Throughout history, ancient cultures have formed large pyramid-like structures for many purposes. In ancient Mesopotamia the pyramids served as elevators to the gods, allowing the locals to access them more directly from their raised heights. In Mexico, the Chichen Itza archaeological site is dwarfed by a large step pyramid rumored to serve as a place of worship for the Mesoamerican god Kulkulcan. Another central Mexican structure, the Pyramid of Quetzalcoatl served a similar purpose, while the pyramids of ancient Egypt are believed to have housed the tombs of pharaohs, a monument to the gods’ physical incarnations rather than to the gods themselves. Despite differences and similarities in their purposes, the striking visual similarity in each of the structures has been a cause of much speculation and archaeological debate, leaving many to wonder whether or not there was in fact a connection between Mesopotamian ziggurats and other central American architecture, and the pyramids of ancient Egypt.
The Mesopotamian ziggurats are believed to have been constructed throughout the nearly ten-thousand-year history of the civilization. Mesopotamians lived in the region between the Tigris and Euphrates rivers, the so-called cradle of civilization, near present-day Turkey and Syria, and spanned northwards for thousands of miles. The first ziggurats date back to 3000 B.C. The ziggurats were constructed with bricks fired in large ovens and clay sourced from the nearby riverbeds. They began on a large square base and gradually continued upwards, coming to something of a plateau several levels above the Earth. The ziggurats were believed to be the dwelling place of the Mesopotamian gods, and also served as the de facto headquarters for the holy men. Generally only priests were allowed inside the structure of the ziggurat itself, owing to Mesopotamian religious beliefs. Ziggurats could also be constructed by rulers to show their faith.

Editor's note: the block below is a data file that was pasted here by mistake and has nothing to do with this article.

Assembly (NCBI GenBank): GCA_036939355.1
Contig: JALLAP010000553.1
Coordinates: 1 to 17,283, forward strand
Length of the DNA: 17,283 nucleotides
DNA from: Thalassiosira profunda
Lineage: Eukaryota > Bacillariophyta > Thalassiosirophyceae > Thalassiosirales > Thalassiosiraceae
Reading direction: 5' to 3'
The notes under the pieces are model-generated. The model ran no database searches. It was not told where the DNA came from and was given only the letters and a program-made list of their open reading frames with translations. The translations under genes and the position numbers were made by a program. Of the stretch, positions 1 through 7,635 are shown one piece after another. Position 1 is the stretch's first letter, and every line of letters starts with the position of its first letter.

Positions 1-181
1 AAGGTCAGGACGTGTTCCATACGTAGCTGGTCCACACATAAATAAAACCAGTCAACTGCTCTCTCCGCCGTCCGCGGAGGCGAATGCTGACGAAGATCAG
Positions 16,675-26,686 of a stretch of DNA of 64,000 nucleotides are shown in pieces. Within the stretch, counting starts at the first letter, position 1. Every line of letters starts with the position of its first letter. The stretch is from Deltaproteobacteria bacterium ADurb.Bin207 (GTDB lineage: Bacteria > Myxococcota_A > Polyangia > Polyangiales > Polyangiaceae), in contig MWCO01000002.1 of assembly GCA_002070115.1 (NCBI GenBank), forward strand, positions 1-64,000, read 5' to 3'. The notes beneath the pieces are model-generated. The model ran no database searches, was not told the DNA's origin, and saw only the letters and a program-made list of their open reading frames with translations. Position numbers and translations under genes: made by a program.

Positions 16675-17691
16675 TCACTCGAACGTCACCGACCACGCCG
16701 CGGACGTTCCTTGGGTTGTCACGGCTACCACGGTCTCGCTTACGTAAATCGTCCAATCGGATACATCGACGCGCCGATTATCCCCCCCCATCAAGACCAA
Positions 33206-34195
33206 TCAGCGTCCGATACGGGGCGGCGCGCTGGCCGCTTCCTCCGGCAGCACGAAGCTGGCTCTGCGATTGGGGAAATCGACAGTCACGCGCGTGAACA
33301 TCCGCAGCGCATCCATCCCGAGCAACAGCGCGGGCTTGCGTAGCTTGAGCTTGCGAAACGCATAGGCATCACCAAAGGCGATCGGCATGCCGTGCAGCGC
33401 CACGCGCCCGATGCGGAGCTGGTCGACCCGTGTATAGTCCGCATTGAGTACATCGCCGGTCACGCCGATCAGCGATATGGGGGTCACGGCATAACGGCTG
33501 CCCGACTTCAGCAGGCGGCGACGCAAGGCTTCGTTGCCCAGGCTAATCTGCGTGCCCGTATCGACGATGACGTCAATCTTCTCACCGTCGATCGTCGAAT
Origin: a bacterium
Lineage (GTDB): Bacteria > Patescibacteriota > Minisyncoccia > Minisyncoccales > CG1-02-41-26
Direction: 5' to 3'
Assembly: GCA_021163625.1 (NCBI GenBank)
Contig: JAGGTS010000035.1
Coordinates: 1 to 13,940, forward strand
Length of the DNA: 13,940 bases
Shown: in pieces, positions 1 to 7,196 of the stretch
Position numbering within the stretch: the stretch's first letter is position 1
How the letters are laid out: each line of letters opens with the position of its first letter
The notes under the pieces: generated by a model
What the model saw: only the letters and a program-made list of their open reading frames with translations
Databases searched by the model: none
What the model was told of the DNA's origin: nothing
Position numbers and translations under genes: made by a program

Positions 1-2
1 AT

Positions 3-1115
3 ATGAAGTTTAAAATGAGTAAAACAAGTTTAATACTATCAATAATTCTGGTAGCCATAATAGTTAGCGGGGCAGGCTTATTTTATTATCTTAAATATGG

The central American structures of the pyramid of Quetzalcoatl and Chichen Itza structure are also rumored to have been religious in their origins. The pyramid of Quetzalcoatl, also known as the Temple of the Feathered Serpent, was constructed in the 3rd century B.C. It was dedicated to the Mayan and Aztec god Quetzalcoatl, the creator of the ancient Mayan world. It was also formed in the shape of a pyramid similar to the Mesopotamian ziggurat, with hundreds of images of the feathered god carved into its faces. The temple is infamous around the world for the hundreds of human sacrifices found inside of it, however it was more than a religious killing ground. It also served as a center of sorts for cosmology, and hundreds of underground tunnels feature detailed maps of the stars. The temple was constructed in the relatively dry environment of central Mexico. The Chichen Itza Structure, informally known as “El Castillo” (the castle) in Spanish, was constructed by the Maya people beginning in 600 A.D. and featured a four-sided pyramid not unlike the previous structures detailed. The edifice glorifies the Mayan god Kulkulkan, and also helped the Mayans further understand the stars through cosmology, with detailed maps and carvings of the cosmos similar to those found within the Temple of the Feathered Serpent.
The Egyptian pyramids are by far the most widely recognized pyramid-like edifices around the world. Once considered a wonder of the ancient world alongside the Hanging Towers of Babylon, the pyramids have stood for millennia. Although there are more than one hundred individual pyramids, the first was said to have been constructed from limestone in the dismal Egyptian deserts around 2680 B.C. The pyramids were tombs for the ancient Egyptian rulers, who were much revered as incarnations of the Egyptian gods themselves. In addition to burial tombs, the pyramid served as treasure chambers for the rulers, who were said to require their wealth even as they passed on to the next world.
Throughout history, ancient civilizations have opted to erect pyramid-shaped structures for myriad reasons, though most frequently for religious ones. The pyramids, temples and ziggurats were constructed from local building materials, often towering above the surrounding architecture. And they served as religious landmarks and provided a source of pride for their respective civilizations. However, despite the commonalities in their infrastructure, the exact reasons that each of these cultures chose to construct them may never be determined for sure, leaving the question of whether or not these structures are implicitly connected unanswered.